Neap tides this week, which means the weakest tides of the month, and that usually puts a bit of a damper on the striper migration. Fishing quieted a bit in some locations, but in others, where schools of bass are staging as they wait for the big full moon tides to aid their migration north, this fishing continues to be excellent.
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Maryland/Chesapeake Bay Striper Fishing Report
Maryland’s trophy striper season closed on May 16, and summer regulations allowing one striped bass between 19 and 31 inches per day are in place. The bulk of the stripers remaining in Maryland are schoolie-sized, even along the beachfronts.
Before fishing, be sure to check the Department of Natural Resources website for a map to locate areas open or closed to striped bass fishing.
New Jersey Striper Fishing Report
The bass fishing in the southern half of the state slowed this week. The bulk of the action was in the backwaters and inlets, with some slot-sized fish in the surf.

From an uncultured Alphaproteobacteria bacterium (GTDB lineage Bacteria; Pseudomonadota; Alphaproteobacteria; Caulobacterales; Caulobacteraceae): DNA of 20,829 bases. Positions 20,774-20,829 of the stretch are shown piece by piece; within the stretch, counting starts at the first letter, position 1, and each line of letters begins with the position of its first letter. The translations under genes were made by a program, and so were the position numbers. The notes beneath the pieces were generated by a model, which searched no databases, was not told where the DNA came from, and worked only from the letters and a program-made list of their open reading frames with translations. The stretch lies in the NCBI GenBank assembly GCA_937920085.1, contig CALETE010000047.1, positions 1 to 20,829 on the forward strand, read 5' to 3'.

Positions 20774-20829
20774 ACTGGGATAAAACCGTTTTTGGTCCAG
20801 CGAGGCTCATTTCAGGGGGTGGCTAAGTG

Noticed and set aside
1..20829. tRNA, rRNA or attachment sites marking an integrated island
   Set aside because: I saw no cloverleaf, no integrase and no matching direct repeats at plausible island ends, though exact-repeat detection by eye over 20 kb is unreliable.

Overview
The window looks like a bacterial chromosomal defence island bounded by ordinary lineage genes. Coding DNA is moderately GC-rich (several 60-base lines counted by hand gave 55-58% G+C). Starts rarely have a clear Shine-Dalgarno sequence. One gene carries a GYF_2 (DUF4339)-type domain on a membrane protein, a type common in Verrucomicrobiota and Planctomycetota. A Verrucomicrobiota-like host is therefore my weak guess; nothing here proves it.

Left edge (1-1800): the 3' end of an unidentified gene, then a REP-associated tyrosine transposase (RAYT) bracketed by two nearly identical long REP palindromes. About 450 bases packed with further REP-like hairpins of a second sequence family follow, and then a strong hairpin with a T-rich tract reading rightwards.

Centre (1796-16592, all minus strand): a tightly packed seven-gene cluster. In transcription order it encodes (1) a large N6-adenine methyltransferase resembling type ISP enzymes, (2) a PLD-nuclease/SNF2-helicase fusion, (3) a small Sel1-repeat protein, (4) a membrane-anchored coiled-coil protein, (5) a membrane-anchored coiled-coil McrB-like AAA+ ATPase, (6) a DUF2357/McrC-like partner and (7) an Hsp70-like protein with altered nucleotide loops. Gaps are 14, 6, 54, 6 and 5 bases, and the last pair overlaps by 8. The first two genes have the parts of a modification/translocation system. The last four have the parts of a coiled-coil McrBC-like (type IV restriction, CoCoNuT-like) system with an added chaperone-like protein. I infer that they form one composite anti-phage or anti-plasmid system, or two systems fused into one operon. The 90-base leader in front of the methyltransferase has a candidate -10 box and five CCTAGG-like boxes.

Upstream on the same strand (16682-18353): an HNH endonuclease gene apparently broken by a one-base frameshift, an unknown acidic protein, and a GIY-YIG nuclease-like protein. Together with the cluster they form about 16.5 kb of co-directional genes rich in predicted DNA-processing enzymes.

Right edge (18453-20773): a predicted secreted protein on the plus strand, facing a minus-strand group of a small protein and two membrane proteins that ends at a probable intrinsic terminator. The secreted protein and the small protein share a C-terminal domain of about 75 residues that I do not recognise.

It’s a different story in Monmouth County and Raritan Bay, where massive bass continue to be caught. These northbound monsters are bulking up on bunker and falling to a variety of techniques.
New York Striper Fishing Report
Striper fishing is improving off Montauk this week, but the bunker schools in Jamaica Bay and on the South Shore are still holding most of the big fish. The Western Sound is seeing more large bass move through as well.
Connecticut/Rhode Island Striper Report
While the Central and Eastern Sound are still waiting for a push of large migratory stripers, the Western Long Island Sound continues to load up with big migratory bass.
Narragansett continues to produce big stripers as the fish feast on bunker.
Cape Cod/Massachusetts Striper Report
The fishing around Cape Cod tapered off throughout this week with the weaker tides, but the fishing remains strong from the South Shore of Massachusetts through Boston Harbor with bass from 30 to 40-plus inches.
New Hampshire/Maine Striper Report
Migratory bass in the 30-inch and larger range are feeding in the rivers in Northern New England, where they’re finding warmer temperatures and plentiful baitfish. Rumors of fish as large as 50 inches from Maine.
This article was originally published by Onthewater.com. Read the original article here.